by MERILYN M. BUYOCAN
COVID-19 altered everything. 2020 was a year like no other. Everything changed. The educational system was not an exemption. It somehow suddenly altered the original landscape of learning. Instead of face-to-face learning, where students and teachers are both physically present in the classroom, learning became distant. They have to continuously convince themselves that, though they are geographically remote from each other, they exchange information, and still indeed, learning is still taking place.
Distance learning is one of the by-words of everyone especially those in the academe. Teachers are suddenly confused with emotional upheavals on how to conduct remote teaching, most especially that they need to quickly make these strategies possible and realistic given the competencies that they have to teach to the students. Everyone seems to start from scratch. Some teachers find it difficult to adjust to this new normal especially in putting their ICT skills at a higher level. Some are not tech-savvy and are hesitant to explore modern applications and software. This can be supported by studies revealing that the ICT competencies of public teachers need improvement which in turn brings a challenge to the Department of Education (DepEd). For instance, a study in 2004 revealed that only one out of seven schools had teachers who were computer-literate (Java, 2004). Also, a study conducted by Tinio (2002) found out that 75 percent of respondent schools had only 10 percent of their teachers with internet skills. These results reveal that teachers are lacking in ICT skills.
Some teachers also are full of positive vibes since their faith increased as they navigated the new realms of distance learning. They are steadfast to transfer genuine learning using their creativity coupled with their technological and pedagogical skills in teaching. They believe that learning will not stop until they are there to deliver it.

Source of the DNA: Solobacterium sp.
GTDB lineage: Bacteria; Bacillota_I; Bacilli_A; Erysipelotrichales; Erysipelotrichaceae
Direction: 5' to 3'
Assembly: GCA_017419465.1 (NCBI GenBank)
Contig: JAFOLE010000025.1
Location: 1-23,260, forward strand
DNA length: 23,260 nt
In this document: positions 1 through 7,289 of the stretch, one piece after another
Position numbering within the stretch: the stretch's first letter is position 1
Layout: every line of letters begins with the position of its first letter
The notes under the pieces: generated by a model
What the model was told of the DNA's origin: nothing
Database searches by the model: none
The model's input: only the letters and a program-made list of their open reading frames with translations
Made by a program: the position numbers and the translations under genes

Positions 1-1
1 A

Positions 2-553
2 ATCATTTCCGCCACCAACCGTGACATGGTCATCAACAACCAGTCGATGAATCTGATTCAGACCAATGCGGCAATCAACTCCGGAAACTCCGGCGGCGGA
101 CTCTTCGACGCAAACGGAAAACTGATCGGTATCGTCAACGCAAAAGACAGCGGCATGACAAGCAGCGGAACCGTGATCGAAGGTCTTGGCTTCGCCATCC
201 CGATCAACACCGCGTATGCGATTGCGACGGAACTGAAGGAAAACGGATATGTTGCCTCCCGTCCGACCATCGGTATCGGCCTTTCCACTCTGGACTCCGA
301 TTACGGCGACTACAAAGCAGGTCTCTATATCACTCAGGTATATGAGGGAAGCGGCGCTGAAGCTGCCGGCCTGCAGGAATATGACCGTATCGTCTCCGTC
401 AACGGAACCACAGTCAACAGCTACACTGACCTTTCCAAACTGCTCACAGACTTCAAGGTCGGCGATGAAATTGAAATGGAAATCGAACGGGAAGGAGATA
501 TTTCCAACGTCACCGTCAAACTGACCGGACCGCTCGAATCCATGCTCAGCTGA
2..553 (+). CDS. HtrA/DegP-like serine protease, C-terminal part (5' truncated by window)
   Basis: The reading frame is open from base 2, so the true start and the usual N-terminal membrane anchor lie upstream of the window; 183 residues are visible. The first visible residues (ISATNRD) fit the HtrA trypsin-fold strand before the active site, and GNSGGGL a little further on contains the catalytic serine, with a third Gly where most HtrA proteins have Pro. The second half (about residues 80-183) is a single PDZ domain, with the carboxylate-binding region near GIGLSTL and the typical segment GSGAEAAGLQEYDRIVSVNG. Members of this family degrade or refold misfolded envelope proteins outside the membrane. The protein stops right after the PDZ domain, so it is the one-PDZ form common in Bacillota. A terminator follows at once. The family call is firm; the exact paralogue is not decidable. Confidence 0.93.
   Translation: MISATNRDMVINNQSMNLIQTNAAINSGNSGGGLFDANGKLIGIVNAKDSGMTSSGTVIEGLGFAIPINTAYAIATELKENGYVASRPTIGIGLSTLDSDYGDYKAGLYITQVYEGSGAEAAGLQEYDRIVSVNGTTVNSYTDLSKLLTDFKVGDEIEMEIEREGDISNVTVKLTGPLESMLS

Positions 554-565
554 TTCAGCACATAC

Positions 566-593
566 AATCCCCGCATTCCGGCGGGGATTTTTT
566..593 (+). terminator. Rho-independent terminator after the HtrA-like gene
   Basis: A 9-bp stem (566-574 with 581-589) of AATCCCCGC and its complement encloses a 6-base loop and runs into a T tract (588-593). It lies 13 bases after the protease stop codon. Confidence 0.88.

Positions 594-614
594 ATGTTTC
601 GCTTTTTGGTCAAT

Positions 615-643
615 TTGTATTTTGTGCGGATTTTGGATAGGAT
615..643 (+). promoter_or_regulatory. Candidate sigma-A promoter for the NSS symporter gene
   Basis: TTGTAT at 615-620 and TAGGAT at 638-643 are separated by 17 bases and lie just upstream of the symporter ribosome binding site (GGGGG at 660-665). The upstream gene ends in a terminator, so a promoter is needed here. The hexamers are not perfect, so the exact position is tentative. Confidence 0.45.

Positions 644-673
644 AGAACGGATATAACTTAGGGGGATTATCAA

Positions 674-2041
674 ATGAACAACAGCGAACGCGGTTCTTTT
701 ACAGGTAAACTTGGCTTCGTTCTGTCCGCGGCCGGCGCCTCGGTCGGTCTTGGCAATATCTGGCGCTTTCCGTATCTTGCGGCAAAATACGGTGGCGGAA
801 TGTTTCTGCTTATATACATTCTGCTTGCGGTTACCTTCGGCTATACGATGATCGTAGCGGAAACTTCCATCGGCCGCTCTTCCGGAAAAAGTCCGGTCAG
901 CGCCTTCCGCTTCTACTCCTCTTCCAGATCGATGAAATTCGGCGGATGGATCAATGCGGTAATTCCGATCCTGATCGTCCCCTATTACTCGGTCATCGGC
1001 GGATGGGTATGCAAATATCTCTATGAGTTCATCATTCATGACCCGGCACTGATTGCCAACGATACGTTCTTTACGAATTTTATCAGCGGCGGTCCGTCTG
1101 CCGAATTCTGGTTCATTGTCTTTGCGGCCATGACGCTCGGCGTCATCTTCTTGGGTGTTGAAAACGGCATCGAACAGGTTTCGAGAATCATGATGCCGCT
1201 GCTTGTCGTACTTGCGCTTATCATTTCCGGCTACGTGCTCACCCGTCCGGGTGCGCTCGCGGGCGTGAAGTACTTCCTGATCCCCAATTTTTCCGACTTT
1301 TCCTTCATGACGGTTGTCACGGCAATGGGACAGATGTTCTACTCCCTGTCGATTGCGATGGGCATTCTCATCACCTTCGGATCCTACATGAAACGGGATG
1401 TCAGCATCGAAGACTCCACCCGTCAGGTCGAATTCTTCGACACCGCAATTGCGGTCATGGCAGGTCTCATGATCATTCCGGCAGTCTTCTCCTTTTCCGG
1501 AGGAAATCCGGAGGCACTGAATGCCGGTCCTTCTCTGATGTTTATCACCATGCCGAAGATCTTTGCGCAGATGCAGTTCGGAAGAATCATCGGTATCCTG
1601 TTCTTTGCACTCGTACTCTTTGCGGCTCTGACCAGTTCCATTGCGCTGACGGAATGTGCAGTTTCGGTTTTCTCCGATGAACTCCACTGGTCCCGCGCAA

Often, teachers face an array of challenges as they reach out to the students who are not really responding to their calls and messages. Their routine now includes: cajoling students to meet deadlines after they answer all expected activities, meeting deadlines in the submission of modules or teacher-made activities, looking for lost modules submitted by parents, hearing hurtful words from parents, encouraging continuous attention of students during the synchronous and asynchronous classes. They also provide assistance to those students at risk of failing and dropping, give specific directions to students who are somewhat already “disconnected” from school since they do not respond to any form of communication and when checked are Covid-29 cases also, are undergoing quarantine in facilities, are working to help their displaced-from-work parents and some are just undergoing depression in their teen years.
Nevertheless, teachers are inspired to end their day with flying kaleidoscopic colors, hoping that their voice alone will radiate love and learning to broken souls, learners in difficult circumstances as they term them, who are struggling with this new normal brought about by this pandemic. Strengthening and supporting the emotional well-being of the students, which are seldom given attention to during traditional face-to-face learning, is the first and foremost mission of teachers nowadays aside from teaching academics.
Indeed, this destructive COVID-19 pandemic is an opportunity for teachers to be in the spotlight as members of this noble profession by making the educational system tougher, wiser, and kinder than it has ever been before for the benefit of our top clients, the builders of the nation.